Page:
|  Find a Doctor   |  Getting to NUHCS   | Appointment   | Contact Us   | Newsroom  |  Make a Gift  | About NUHS  | Protecting Your Data
 
 

Home > Our Services > Conditions and Treatments > Endovascular and Vascular Surgery, Endovenuous Laser Ablation of Varicose Veins

Endovascular and Vascular Surgery, Endovenuous Laser Ablation of Varicose Veins

 

 


 

Overview

 

Vascular surgery is the field of medicine that is concerned with the diagnosis, treatment and prevention of diseases of the arteries, veins and lymphatics.

 

Vascular surgery is carried out for repair of blood vessels in all parts of the body except in the heart and brain. There are two main types of vascular surgery

 

  • Open vascular surgery reconstruction 
    • Direct repair by suturing (stitching)
    • Endarterectomy (removing the plaque that is blocking the vessel)
    • Bypass (using patient's own vein or a tube graft made of artificial material)

 

  • Closed "Endovascular" procedures 
    • Catheters are inserted into the arteries through skin punctures.
    • Angioplasty and stenting: opening up narrowed vessels with balloons, which are inserted inside the narrowed area to enlarge the segment
    • Endoluminal stent grafting of aortic aneurysms and dissections involves putting a tube from within the artery, so that the affected area is covered with a strong layer within
    • Catheter-administered thrombolytic therapy: injection of drugs into the affected part to dissolve the blood clot
    • Vena caval filters: mechanical devices placed in the vein to prevent large blood clots in the leg veins from going to the lung arteries
    • Endovenous Laser Treatment and radiofrequency Ablation.

 

 

Why do you need this surgery?

 

Your Vascular Surgeon would only suggest surgery to you when your aneurysm becomes larger and carries an increased risk of sudden rupture. Your surgeon will then access the chances of aneurysm rupture versus the risks of corrective surgery and advise you accordingly.

 

How should you prepare for the surgery?

 

  • Alert you doctor should you have any allergies to any medication.
  • Talk to your doctor or other people who have had the surgery. Knowing what to expect may help reduce your anxiety before the operation.
  • Plan for your care and recovery after the operation. Allow for time to rest, and try to get help for you day-to-day activities.

 

 

What happens during the surgery?

 

  • For abdominal aortic aneurysm
    • The abdomen is opened to expose the aorta
    • Temporal clamping is done above and below the aneurysm
    • Aneurysm itself is incised, opened throughout its length and any blood clot and debris is removed
    • The graft is inserted so that it lies within what was the inside of the aneurysm.
    • When the clamps have been removed, blood flows again through the graft and the wall of the aneurysm is closed over the graft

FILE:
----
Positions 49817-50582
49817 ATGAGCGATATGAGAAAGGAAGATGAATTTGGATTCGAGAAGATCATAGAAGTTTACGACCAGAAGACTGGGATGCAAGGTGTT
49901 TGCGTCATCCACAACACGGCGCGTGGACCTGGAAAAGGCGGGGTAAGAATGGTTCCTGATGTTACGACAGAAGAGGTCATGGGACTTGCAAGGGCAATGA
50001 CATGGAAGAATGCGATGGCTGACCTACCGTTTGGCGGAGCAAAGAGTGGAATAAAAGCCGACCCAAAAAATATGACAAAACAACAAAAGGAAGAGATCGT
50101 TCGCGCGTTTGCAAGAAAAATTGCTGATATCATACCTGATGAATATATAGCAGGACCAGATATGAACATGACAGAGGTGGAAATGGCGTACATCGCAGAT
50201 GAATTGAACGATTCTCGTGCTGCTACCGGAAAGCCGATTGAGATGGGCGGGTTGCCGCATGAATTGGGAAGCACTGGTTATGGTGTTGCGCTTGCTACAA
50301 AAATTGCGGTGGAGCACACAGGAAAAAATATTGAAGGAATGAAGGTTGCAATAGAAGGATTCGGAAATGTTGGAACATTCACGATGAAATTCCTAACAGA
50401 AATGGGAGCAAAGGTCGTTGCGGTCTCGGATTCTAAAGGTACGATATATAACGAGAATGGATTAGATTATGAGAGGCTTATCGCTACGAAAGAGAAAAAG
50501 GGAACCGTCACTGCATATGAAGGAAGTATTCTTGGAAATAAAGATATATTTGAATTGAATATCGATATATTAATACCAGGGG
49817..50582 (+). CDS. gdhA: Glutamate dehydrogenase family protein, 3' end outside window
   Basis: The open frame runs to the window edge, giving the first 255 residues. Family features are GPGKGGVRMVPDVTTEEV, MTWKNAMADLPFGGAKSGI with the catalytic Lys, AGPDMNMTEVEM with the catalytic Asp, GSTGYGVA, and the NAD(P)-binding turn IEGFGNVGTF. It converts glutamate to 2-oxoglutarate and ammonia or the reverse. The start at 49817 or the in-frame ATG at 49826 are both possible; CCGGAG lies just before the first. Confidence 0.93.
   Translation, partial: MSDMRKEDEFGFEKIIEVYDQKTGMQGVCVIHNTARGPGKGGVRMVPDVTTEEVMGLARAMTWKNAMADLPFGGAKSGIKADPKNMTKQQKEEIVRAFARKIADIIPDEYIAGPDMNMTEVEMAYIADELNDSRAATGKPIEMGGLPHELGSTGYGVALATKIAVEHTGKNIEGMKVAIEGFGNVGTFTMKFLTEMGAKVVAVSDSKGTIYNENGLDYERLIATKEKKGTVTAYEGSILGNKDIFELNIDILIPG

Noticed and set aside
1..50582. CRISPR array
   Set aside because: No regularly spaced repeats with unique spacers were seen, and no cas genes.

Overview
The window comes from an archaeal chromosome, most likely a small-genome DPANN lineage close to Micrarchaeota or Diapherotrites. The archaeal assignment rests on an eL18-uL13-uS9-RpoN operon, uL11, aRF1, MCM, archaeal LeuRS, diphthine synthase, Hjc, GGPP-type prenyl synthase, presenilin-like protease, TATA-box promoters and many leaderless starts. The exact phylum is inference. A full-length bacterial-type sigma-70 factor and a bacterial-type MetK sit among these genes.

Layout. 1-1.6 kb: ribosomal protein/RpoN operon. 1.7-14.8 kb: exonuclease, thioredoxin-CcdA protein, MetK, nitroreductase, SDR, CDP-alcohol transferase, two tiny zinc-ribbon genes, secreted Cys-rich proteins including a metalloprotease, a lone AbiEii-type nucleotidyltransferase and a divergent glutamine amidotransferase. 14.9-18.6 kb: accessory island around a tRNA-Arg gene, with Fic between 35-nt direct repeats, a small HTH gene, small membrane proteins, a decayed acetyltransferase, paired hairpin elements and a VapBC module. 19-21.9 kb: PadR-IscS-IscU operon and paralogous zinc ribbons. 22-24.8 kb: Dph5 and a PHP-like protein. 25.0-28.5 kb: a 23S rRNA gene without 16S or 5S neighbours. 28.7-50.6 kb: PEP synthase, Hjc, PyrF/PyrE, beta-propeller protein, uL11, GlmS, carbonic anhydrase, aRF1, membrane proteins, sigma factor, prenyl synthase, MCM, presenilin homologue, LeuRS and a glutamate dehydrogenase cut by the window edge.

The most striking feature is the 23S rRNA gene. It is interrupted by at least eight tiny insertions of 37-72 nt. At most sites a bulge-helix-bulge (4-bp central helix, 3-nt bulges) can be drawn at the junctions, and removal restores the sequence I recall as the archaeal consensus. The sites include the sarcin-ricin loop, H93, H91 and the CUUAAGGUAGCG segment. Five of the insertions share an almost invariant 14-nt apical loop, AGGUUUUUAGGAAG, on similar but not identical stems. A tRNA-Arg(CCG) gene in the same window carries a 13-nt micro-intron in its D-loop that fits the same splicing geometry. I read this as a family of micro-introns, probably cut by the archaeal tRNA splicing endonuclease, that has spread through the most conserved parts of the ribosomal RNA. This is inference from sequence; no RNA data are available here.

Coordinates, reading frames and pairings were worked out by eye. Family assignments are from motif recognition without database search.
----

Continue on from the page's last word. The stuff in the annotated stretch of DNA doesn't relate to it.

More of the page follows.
• For Endovenous Laser Treatment (EVLT) and Radiofrequency Ablation (RFA) are both done under local anesthesia.
    • It works by using Laser or Radiofrequency energy to heat the vein from inside, which causes it to seal shut and disappear.

 

 

What are the potential risks or complications?

 

  • Most surgery which requires the patient to undergo under a general anaesthetic carries the risk of major complications and death
  • Respiratory complications can occur as abdominal operation can discourage deep breathing and coughing
  • Bleeding is a clear risk as the operation involves major blood vessels.
  • For varicose vein surgery, recurrence of varicose vein and damage to the superfical nerves of the skin (causing regional numbness), scarring and darkening of the skin color may occur. In rare incidences, the deep vein system may be blocked off and cause leg swelling.

 

 

What happens after the surgery?

 

  • You will go to the intensive care unit (ICU) where you will stay for the first 24 to 48 hours after operation.
  • You will be fit for discharge in about 7 to 10 days.
  • For EVLT and RFA, the leg will be bandaged with crepe and stockings for 2 weeks after the operation. Most often, you may return to work within a few days. After 2 weeks, you can resume normal leisure and recreational activities.

 

 

Home care

 

  • Have a relative or friend to pick you up on the day of your discharge
  • Follow up with the pre-arranged check up at the hospital with your doctor
  • Full recovery should take about 4 weeks

 

 

When should you call the doctor?

 

Call the doctor right away if:

  • You develop a fever
  • You become short of breath
  • You have chest pain that becomes worse despite taking painkillers

 

Call the doctor during office hours if:

  • You have questions about the operation or its result
  • You want to make another appointment

 

Back to Top